My sitting group also helps but to define Buddhist practice by commitment to a group is limiting. If a sangha is simply showing up then I “show up” every morning and occasionally in the evenings. My meditation bell is the sound of my daughter waking up. My sangha is my family and friends and my temple is my house and work. I try to never leave my Sangha and exist with it from day to day. For better or for worse.
I've heard the line about "showing up" before. One of the senior members of my "brick and mortar" sangha here in St. Paul says that all the time. "Just show up." But he often means show up here at the center. Stop wanting it to be in your own way. And while you're at it, help out around here a bit!
I'm with him to a certain extent. As the leader of our center's board, I know better than most how much volunteer energy is needed to keep a spiritual community with over 100 members going. And because I have subordinated some of my "do it my way" energy in order to serve the larger community in various ways, as well as practice with the community in the way set by the community's leaders, I know what benefit can come from that. The limitations can eliminate unnecessary choices. Pointless diversions. Ego-tripping games.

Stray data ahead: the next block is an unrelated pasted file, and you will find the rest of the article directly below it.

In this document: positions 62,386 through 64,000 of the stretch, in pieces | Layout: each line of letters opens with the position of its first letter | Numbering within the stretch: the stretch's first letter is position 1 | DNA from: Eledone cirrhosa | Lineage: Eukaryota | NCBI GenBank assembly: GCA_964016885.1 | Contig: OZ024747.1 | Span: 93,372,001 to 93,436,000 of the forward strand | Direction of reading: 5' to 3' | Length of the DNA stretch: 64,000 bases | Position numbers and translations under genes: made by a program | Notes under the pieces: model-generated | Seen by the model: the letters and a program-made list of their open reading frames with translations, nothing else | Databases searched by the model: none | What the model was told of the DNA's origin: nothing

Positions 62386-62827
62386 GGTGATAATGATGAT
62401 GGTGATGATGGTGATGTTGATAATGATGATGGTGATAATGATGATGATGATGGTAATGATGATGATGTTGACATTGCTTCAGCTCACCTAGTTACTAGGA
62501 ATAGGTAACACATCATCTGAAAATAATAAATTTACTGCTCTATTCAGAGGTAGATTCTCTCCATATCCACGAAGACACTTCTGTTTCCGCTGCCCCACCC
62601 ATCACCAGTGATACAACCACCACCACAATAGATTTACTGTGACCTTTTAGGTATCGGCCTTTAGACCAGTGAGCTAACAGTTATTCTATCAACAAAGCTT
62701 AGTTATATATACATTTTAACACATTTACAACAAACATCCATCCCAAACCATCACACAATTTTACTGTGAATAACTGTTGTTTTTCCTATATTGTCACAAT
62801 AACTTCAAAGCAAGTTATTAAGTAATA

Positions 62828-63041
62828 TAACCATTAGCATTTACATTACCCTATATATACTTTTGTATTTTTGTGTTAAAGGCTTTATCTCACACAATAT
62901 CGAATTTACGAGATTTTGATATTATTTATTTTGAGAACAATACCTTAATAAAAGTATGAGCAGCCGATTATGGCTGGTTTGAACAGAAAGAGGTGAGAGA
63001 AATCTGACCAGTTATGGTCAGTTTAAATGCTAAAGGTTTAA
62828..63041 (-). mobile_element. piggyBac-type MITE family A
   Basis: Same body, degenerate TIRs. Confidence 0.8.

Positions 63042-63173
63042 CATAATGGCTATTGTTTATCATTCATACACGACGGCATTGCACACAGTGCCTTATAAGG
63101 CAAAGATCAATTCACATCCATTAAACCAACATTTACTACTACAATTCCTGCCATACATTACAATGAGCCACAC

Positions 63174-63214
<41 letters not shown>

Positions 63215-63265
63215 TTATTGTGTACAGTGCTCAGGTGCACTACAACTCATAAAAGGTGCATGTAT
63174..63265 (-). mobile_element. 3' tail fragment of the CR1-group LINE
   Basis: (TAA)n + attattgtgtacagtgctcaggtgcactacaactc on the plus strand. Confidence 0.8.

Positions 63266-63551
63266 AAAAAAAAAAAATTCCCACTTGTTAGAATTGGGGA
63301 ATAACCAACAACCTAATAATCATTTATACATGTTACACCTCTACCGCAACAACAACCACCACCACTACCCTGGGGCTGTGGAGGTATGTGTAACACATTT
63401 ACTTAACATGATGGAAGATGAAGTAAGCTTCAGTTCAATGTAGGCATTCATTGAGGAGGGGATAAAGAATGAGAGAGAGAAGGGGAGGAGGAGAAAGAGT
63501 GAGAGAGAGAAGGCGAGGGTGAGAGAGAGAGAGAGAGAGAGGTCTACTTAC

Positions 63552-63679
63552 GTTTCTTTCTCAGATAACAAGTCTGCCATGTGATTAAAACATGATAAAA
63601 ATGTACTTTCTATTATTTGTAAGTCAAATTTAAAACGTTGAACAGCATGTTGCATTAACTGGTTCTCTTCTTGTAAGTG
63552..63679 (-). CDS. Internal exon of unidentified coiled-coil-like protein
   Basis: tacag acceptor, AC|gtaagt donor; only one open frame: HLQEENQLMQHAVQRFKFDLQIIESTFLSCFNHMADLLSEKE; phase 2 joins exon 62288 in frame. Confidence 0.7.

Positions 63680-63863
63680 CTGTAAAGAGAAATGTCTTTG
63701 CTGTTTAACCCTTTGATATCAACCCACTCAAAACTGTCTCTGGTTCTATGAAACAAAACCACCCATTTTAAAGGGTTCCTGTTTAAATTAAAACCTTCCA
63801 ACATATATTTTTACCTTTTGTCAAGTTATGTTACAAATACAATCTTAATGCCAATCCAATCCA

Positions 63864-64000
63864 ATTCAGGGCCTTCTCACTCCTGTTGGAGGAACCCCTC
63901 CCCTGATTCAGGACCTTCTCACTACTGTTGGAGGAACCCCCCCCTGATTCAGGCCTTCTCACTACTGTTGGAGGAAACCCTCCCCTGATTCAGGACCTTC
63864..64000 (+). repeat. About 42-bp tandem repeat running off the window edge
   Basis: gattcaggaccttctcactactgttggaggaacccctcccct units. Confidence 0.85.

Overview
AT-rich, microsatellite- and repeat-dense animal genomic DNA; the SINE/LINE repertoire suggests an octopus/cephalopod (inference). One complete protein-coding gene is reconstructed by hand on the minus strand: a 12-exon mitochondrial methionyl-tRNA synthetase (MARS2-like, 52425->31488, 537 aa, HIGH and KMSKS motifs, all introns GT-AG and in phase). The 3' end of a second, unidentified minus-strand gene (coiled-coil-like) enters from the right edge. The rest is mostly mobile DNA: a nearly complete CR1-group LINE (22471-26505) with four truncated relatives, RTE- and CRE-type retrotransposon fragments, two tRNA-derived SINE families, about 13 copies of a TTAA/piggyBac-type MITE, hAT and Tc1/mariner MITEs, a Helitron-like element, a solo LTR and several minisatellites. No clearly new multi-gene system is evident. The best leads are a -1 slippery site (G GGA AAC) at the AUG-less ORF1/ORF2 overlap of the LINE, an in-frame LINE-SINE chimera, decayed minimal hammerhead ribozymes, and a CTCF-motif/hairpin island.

When you have to run a board meeting, or commit to teach 2nd and 3rd graders about meditation, the "I think I'll sleep in this morning" mind gets overridden. You don't let thoughts like "I'll do my practice after the football game" allow you to stay home, watch the football game, and then come up with a new excuse afterward because you had too many nachos, and now have a stomachache. Sure, one can make commitments like this in other ways, without an "in the flesh" practice community. But there's a built-in check and balance system available to anyone that serves in their spiritual community, one different from that of, for example, one's family. Taking care of one's family is an immense practice, very important, and yet it's probably not enough when it comes to deepening one's life in a holistic way. And when it comes to Buddhism, if you view your family as your main or only sangha, what do you do with the teaching of home-leaving? This is not simply a question for monks and nuns who actually give up attachments to family and home; it really applies to us all on the path in some way or another.